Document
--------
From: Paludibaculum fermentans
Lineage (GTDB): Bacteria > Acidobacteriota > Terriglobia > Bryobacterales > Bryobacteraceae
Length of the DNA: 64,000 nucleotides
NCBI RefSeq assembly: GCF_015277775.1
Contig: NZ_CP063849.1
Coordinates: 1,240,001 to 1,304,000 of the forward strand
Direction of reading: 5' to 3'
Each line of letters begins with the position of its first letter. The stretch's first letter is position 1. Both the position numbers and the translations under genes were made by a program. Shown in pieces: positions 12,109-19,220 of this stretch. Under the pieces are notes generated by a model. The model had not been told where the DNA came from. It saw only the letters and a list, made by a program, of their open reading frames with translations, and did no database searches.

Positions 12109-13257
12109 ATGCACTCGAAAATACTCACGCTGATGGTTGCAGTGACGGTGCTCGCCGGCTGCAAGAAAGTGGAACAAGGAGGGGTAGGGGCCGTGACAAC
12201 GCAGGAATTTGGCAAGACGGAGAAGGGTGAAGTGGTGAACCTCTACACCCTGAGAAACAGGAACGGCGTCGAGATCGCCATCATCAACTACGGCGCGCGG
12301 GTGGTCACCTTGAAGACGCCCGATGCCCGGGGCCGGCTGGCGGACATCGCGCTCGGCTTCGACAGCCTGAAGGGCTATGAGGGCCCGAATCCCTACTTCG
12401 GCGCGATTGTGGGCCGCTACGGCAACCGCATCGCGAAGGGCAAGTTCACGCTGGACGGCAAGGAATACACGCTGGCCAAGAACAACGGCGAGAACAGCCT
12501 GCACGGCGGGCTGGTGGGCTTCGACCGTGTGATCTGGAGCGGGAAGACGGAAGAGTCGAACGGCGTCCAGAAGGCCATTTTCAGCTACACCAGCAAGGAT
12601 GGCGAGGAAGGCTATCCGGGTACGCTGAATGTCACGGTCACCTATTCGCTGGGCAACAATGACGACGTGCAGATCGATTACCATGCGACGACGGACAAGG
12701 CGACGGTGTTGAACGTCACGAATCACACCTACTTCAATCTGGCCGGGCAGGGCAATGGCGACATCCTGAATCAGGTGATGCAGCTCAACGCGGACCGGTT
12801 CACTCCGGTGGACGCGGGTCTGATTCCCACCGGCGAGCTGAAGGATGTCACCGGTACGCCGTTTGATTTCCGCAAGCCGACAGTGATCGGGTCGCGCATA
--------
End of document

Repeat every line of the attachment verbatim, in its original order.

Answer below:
From: Paludibaculum fermentans
Lineage (GTDB): Bacteria > Acidobacteriota > Terriglobia > Bryobacterales > Bryobacteraceae
Length of the DNA: 64,000 nucleotides
NCBI RefSeq assembly: GCF_015277775.1
Contig: NZ_CP063849.1
Coordinates: 1,240,001 to 1,304,000 of the forward strand
Direction of reading: 5' to 3'
Each line of letters begins with the position of its first letter. The stretch's first letter is position 1. Both the position numbers and the translations under genes were made by a program. Shown in pieces: positions 12,109-19,220 of this stretch. Under the pieces are notes generated by a model. The model had not been told where the DNA came from. It saw only the letters and a list, made by a program, of their open reading frames with translations, and did no database searches.

Positions 12109-13257
12109 ATGCACTCGAAAATACTCACGCTGATGGTTGCAGTGACGGTGCTCGCCGGCTGCAAGAAAGTGGAACAAGGAGGGGTAGGGGCCGTGACAAC
12201 GCAGGAATTTGGCAAGACGGAGAAGGGTGAAGTGGTGAACCTCTACACCCTGAGAAACAGGAACGGCGTCGAGATCGCCATCATCAACTACGGCGCGCGG
12301 GTGGTCACCTTGAAGACGCCCGATGCCCGGGGCCGGCTGGCGGACATCGCGCTCGGCTTCGACAGCCTGAAGGGCTATGAGGGCCCGAATCCCTACTTCG
12401 GCGCGATTGTGGGCCGCTACGGCAACCGCATCGCGAAGGGCAAGTTCACGCTGGACGGCAAGGAATACACGCTGGCCAAGAACAACGGCGAGAACAGCCT
12501 GCACGGCGGGCTGGTGGGCTTCGACCGTGTGATCTGGAGCGGGAAGACGGAAGAGTCGAACGGCGTCCAGAAGGCCATTTTCAGCTACACCAGCAAGGAT
12601 GGCGAGGAAGGCTATCCGGGTACGCTGAATGTCACGGTCACCTATTCGCTGGGCAACAATGACGACGTGCAGATCGATTACCATGCGACGACGGACAAGG
12701 CGACGGTGTTGAACGTCACGAATCACACCTACTTCAATCTGGCCGGGCAGGGCAATGGCGACATCCTGAATCAGGTGATGCAGCTCAACGCGGACCGGTT
12801 CACTCCGGTGGACGCGGGTCTGATTCCCACCGGCGAGCTGAAGGATGTCACCGGTACGCCGTTTGATTTCCGCAAGCCGACAGTGATCGGGTCGCGCATA